Computational fractal-based analysis of MR susceptibility-weighted imaging (SWI) in neuro-oncology and neurotraumatology

Research output: Chapter in Book/Report/Conference proceedingChapterResearchpeer-review

Abstract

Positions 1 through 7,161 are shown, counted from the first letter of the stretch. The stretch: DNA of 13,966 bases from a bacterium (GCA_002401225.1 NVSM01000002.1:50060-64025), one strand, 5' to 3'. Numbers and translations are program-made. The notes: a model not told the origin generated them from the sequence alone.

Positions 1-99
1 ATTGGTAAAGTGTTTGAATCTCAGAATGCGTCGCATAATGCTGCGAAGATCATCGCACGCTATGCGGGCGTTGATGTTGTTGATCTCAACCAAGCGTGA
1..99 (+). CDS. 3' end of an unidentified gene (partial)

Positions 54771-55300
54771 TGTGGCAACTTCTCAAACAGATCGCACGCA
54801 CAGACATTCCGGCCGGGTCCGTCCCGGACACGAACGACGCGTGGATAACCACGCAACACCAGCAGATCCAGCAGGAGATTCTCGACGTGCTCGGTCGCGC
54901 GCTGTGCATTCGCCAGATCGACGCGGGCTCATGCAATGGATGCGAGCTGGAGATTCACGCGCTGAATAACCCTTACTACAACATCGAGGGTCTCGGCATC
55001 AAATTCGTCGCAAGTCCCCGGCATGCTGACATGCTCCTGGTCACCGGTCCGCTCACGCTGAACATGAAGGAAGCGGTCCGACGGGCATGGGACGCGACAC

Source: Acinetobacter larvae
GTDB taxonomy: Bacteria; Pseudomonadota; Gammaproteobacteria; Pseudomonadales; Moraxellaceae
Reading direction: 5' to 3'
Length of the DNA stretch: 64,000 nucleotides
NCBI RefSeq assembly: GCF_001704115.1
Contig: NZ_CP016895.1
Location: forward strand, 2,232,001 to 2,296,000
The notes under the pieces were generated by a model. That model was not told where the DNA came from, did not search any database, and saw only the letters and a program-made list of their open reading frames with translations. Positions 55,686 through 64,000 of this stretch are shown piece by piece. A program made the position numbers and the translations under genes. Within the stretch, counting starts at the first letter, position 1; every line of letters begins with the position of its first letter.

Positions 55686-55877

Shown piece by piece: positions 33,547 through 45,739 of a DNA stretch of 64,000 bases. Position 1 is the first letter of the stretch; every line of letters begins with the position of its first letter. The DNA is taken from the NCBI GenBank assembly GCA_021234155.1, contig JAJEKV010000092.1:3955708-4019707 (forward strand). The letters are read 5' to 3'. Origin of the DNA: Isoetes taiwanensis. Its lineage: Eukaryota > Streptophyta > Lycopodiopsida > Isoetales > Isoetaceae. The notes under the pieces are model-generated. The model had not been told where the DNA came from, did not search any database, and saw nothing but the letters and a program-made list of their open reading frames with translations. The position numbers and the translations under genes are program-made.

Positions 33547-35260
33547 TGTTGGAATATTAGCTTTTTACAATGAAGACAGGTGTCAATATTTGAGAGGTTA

Susceptibility-weighted imaging (SWI) is a magnetic resonance imaging (MRI) technique able to depict the magnetic susceptibility produced by different substances, such as deoxyhemoglobin, calcium, and iron. The main application of SWI in clinical neuroimaging is detecting microbleedings and venous vasculature. Quantitative analyses of SWI have been developed over the last few years, aimed to offer new parameters, which could be used as neuroimaging biomarkers. Each technique has shown pros and cons, but no gold standard exists yet. The fractal dimension (FD) has been investigated as a novel potential objective parameter for monitoring intratumoral space-filling properties of SWI patterns. We showed that SWI patterns found in different tumors or different glioma grades can be represented by a gradient in the fractal dimension, thereby enabling each tumor to be assigned a specific SWI fingerprint. Such results were especially relevant in the differentiation of low-grade versus high-grade gliomas, as well as from malignant gliomas versus lymphomas. Therefore FD has been suggested as a potential image biomarker to analyze intrinsic neoplastic architecture in order to improve the differential diagnosis within clinical neuroimaging, determine appropriate therapy, and improve outcome in patients. These promising preliminary findings could be extended into the field of neurotraumatology, by means of the application of computational fractal-based analyses for the qualitative and quantitative imaging of microbleedings in traumatic brain injury patients. In consideration of some evidences showing that SWI signals are correlated with trauma clinical severity, FD might offer some objective prognostic biomarkers. In conclusion, fractal-based morphometrics of SWI could be further investigated to be used in a complementary way with other techniques, in order to form a holistic understanding of the temporal evolution of brain tumors and follow-up response to treatment, with several further applications in other fields, such as neurotraumatology and cerebrovascular neurosurgery as well.